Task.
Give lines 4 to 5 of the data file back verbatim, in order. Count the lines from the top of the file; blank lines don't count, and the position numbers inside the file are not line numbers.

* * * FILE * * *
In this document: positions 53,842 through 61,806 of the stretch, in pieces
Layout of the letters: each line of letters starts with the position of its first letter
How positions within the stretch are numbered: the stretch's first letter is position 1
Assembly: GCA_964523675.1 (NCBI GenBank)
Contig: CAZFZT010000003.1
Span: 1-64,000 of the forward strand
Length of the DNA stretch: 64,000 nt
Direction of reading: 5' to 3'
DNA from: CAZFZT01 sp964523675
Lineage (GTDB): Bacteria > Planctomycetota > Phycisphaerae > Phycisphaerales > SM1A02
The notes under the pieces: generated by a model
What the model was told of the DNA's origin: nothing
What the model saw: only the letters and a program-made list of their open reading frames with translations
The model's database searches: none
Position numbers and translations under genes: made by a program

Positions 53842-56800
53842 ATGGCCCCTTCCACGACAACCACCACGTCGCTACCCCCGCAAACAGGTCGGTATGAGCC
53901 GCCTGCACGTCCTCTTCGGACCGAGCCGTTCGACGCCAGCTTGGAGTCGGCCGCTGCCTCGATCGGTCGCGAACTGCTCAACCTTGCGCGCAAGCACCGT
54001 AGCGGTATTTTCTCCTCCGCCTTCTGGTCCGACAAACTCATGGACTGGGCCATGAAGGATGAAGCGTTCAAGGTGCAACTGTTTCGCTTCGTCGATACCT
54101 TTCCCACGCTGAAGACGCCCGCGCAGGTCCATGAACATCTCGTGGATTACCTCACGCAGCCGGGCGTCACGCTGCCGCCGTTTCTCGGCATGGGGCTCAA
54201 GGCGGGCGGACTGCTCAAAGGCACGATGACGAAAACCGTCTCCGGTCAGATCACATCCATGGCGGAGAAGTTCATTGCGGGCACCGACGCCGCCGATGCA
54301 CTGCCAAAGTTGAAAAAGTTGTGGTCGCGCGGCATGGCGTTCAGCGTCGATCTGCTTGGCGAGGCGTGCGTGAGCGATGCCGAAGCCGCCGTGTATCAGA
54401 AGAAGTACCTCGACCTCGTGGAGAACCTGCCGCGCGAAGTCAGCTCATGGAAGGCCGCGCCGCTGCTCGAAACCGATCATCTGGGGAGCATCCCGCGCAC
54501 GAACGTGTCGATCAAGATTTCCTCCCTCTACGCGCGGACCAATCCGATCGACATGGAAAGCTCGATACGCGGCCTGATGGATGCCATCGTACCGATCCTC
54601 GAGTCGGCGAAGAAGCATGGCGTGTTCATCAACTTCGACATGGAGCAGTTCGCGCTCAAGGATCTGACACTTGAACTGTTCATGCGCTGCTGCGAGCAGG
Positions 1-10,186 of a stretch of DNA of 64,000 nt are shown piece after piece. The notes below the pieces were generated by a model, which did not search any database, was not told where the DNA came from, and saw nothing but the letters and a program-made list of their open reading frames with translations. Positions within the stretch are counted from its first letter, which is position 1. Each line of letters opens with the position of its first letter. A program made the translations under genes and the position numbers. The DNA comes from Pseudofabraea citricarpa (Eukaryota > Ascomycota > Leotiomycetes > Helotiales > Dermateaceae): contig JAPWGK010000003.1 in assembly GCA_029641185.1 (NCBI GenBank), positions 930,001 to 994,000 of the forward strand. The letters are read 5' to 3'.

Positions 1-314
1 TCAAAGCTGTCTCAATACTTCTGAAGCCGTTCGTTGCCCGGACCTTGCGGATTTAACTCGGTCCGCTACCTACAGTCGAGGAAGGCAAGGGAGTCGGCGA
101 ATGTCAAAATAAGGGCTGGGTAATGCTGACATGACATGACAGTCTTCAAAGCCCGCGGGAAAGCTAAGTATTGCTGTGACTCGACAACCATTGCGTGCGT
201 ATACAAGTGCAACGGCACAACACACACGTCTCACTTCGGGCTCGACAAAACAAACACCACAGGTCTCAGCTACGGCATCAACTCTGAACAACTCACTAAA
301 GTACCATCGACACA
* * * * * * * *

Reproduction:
Assembly: GCA_964523675.1 (NCBI GenBank)
Contig: CAZFZT010000003.1